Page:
Brain-Derived Neurotrophic Factor: A Dynamic Gatekeeper of Neural Plasticity
Kiriana K. Cowansage, Joseph E. LeDoux and Marie-H. Monfils
Affiliation: Department of Psychology,University of Texas at Austin, 1 University Station, A8000, Austin, TX,78712, USA.
Keywords: Brain-derived neurotrophic factor, plasticity, Learning, memory, psychopathology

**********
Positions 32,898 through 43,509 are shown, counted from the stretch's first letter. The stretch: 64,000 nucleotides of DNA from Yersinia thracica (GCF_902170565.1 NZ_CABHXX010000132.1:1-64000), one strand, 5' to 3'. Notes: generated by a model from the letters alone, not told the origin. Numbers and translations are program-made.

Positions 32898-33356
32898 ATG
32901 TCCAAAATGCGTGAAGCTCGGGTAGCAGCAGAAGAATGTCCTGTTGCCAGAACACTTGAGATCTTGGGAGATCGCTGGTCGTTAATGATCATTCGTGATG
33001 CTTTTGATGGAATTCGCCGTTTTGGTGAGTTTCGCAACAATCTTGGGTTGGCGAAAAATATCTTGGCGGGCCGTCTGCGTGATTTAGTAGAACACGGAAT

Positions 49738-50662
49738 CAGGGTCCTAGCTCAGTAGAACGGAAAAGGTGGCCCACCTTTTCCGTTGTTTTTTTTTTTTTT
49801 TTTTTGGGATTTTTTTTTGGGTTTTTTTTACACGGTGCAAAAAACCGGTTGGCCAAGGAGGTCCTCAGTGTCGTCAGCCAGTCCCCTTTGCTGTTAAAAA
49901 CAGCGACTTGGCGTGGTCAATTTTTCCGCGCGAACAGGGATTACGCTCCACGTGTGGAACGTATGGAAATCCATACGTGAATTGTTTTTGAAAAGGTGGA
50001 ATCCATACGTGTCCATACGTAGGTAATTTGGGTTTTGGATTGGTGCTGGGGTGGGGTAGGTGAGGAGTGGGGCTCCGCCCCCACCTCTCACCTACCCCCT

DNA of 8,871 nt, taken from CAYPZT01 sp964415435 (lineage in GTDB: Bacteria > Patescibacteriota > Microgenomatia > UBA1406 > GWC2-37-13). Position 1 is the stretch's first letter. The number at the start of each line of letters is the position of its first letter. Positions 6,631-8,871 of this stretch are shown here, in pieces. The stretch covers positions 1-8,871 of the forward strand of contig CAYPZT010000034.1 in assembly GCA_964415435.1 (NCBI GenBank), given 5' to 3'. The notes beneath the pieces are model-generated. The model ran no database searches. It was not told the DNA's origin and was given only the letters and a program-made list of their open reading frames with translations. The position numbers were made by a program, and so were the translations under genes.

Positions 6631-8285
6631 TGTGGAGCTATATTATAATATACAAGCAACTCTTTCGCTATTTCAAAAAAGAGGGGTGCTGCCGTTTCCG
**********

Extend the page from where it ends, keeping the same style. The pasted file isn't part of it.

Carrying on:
Brain derived neurotrophic factor (BDNF), a member of the neurotrophin family of structurally related proteins that promote neuronal differentiation and survival during development [1, 2], is a potent modulator of synaptic plasticity [3-7]. Changes in BDNF expression, release and neuromodulatory activity, mediated by both epigenetic and posttranslational mechanisms, have been associated with many pathological conditions and developmental experiences, such as maternal deprivation and environmental enrichment. Much effort has been devoted to studying plasticity in the hippocampus, a structure traditionally associated with learning and memory, yet there is increasing empirical support for the contribution of another structure — the amygdala — to BDNF-induced changes. Because the amygdala is a critical site for emotional memory formation, and many emotional and neurodevelopmental pathologies have been linked to amygdalabased abnormalities, considerable efforts have been devoted to the characterization of its circuitry [8-11]. Here we review the role of BDNF as a biochemical integrator of convergent cellular signals, and as a central driver of neural plasticity . We conclude by emphasizing the importance of characterizing BDNF signaling cascades in behaviorally-relevant networks, to identify potential drug targets for novel therapeutic interventions.
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